Alfa upgrades

performance pair

Afla Romeo Giulia Quadrifoglio, 2020, cloverleaf emblem
Afla Romeo Giulia Quadrifoglio, 2020, front
Afla Romeo Giulia Quadrifoglio, 2020, side
Afla Romeo Giulia Quadrifoglio, 2020, rear
Afla Romeo Giulia Quadrifoglio, 2020, interior
Afla Romeo Giulia Quadrifoglio, 2020, centre console
Alfa Romeo Giulia Quadrifoglio, 2020, rear seats
Alfa Romeo Giulia Quadrifoglio, 2020, engine
Alfa Romeo Giulia Quadrifoglio, 2020, boot
Alfa Romeo Giulia Quadrifoglio, 2020, display screen
Afla Romeo Giulia Quadrifoglio, 2020, instrument panel
Alfa Romeo Stelvio Quadrifoglio, 2020, front
Alfa Romeo Stelvio Quadrifoglio, 2020, side
Alfa Romeo Stelvio Quadrifoglio, 2020, rear
Alfa Romeo Giulia Quadrifoglio, 2020, badge
Alfa Romeo Stelvio Quadrifoglio, 2020, steering wheel
Alfa Romeo Stelvio Quadrifoglio, 2020, interior
Alfa Romeo Stelvio Quadrifoglio, 2020, rear seats
Alfa Romeo Stelvio Quadrifoglio, 2020, boot
Alfa Romeo Stelvio Quadrifoglio, 2020, badge
Alfa Romeo Stelvio Quadrifoglio, 2020, grille

CHANGES are being made to Alfa Romeo's high performance Quadrifoglio pairing of Stelvio SUV and Giulia sports saloon with both models getting upgrades to their technology and styling.

From a performance and dynamic perspective little is altered and both remain feisty and capable of delivering breathtaking drives.

But Alfa's tweaks to the equipment and design on the two models brings them right up to date.

On the technology front there is now an 8.8-inch touchscreen central display complete with a drag-and-drop menu system which can be used in lieu of the rotary control which remains prominent in a new-look centre console.

The system sees the introduction of what Alfa calls Performance Pages to the software and those show an array of information including torque and turbo gauges, the temperature of important mechanical components such as the brakes and digital chronometers to give an indication of speed and acceleration.

The data can be used either on the road or on the track - and with the Giulia Quadrifoglio capable of 190mph the latter is the place where it is well at home.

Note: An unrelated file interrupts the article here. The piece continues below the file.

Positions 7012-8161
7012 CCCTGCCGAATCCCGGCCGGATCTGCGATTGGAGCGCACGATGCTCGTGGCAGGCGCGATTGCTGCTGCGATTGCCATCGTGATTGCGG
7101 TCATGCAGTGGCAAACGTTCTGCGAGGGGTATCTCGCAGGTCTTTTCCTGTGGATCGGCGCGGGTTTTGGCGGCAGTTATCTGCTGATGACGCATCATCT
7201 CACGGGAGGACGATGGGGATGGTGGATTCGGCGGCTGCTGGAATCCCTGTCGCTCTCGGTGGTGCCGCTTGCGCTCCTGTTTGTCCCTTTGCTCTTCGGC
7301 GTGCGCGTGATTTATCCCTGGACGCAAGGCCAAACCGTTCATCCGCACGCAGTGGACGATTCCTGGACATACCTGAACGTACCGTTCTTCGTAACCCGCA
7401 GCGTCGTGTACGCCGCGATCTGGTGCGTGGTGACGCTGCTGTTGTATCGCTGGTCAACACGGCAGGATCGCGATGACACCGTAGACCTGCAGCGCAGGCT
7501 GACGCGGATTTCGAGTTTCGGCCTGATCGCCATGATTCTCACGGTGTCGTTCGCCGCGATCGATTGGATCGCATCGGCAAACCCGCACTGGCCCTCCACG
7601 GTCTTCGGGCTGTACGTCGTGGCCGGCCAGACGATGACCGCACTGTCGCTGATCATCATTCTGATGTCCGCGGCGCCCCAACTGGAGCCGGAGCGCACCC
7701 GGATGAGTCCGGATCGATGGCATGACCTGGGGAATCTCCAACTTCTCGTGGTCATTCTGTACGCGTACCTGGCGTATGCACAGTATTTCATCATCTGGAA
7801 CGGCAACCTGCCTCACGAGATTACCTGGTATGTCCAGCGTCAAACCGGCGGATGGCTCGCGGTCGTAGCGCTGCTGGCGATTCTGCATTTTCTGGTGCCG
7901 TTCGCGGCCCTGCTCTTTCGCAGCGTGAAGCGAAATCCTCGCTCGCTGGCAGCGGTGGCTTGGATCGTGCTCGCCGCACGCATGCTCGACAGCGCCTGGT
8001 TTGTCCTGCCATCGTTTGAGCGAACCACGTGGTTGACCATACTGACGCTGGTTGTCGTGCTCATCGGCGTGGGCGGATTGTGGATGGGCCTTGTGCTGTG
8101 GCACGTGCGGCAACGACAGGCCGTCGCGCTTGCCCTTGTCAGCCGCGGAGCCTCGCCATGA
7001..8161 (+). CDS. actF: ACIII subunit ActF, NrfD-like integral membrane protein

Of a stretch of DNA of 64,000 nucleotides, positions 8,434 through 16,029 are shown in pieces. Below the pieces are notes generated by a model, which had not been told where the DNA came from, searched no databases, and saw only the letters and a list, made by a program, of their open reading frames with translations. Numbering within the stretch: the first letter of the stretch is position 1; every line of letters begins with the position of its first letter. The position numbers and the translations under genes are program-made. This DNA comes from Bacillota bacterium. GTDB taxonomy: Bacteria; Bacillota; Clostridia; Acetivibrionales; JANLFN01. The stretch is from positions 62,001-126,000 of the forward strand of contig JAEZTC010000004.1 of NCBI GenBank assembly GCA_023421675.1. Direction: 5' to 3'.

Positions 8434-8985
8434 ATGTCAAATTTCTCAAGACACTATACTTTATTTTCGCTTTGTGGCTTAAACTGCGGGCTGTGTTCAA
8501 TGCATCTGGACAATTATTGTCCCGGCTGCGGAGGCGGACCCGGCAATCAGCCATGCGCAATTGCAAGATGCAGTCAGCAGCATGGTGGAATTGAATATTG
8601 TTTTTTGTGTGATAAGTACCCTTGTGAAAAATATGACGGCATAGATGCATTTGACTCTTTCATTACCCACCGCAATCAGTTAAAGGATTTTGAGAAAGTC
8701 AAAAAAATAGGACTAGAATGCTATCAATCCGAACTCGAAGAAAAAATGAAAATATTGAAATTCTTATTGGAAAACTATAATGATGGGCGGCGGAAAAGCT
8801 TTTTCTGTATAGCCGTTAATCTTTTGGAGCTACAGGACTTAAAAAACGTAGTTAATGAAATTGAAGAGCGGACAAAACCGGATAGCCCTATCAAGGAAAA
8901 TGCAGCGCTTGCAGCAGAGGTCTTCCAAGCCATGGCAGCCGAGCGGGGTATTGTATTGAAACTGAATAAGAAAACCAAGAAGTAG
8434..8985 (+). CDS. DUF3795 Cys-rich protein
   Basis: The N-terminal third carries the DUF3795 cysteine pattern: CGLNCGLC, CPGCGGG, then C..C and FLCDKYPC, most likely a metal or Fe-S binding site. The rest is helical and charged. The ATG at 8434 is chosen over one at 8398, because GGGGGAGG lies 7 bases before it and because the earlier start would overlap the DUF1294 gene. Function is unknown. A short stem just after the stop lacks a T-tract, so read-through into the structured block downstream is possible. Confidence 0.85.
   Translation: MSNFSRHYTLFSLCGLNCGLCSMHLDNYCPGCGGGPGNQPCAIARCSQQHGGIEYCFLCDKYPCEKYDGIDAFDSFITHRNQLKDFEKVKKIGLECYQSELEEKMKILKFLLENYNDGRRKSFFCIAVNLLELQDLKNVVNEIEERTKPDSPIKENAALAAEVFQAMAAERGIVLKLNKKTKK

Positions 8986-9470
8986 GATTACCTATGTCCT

There is also a new-look to the instrument panel which has a seven-inch TFT at its centre between the speedo and rev counter. It's a classy display and the graphics are neat and easy to read.

Other changes include a new design for the steering wheel and gear lever which now has the red, white and green Italian national colours included in its mounting and overall the entire cockpit has a more simplistic and contemporary approach to its design.

It works and the layout is much more in-keeping with cars costing from £67,195 for the Giulia and £73,195 for the Stelvio.

On the outside there are different LED rear light clusters with a darkened hue to the lens and while the Alfa badge is changed inside to a matt black finish it remains in colour on the grille and boot and both cars retain their green and white cloverleaf emblems first used on racing Alfas in 1923.

Both versions we sampled also came with carbon fibre grilles, mirror caps and rear spoilers which are options reserved for the Quadrifoglio cars as are carbon shell Sparco seats and red or green seatbelts in place of the more traditional black webbing.

The cars also come with Alfa's latest driver assistance systems which combine several features such as lane keeping, blind spot alerts and active cruise control to enable level two autonomous driving - the highest level of autonomous driving currently permitted.

As with earlier models the pair are powered by 2.9-litre twin turbo V6 petrol engines which have 510hp on tap.

The result is breath-taking performance with the Giulia having a 3.9 second 0 to 60 acceleration and a maximum of 190mph.

The Stelvio is a fraction faster through the gears - both models have eight-speed ZF auto boxes allied to paddle shifters - at 3.8 seconds and that is almost as rapid as a Lamborghini Urus costing almost twice as much.

On a fuel economy front the Stelvio is rated officially at 24.6mpg with emissions of 261g/km while the Giulia comes in at 27.2 to the gallon with a CO2 figure of 236g/km.

On our drives in the two we managed to see an average of 26.5mpg for the Giulia although the best we could get out of the all-wheel-drive set up in the Stelvio was 19.4.

Nevertheless, both deliver stunning drives with nimble handling under all circumstances and with the new-look to the interior, the feel of the cockpit is much improved.

Options fitted to the Stelvio we tried took the price up to £84,800 while the Giulia had some £6,000 worth of extras onboard taking its price to £73,460.

Both emit a delightful soundtrack from their standard fit dual mode quad exhausts while another option for the latest versions is an Akrapovic exhaust complete with carbon fibre tailpipes.

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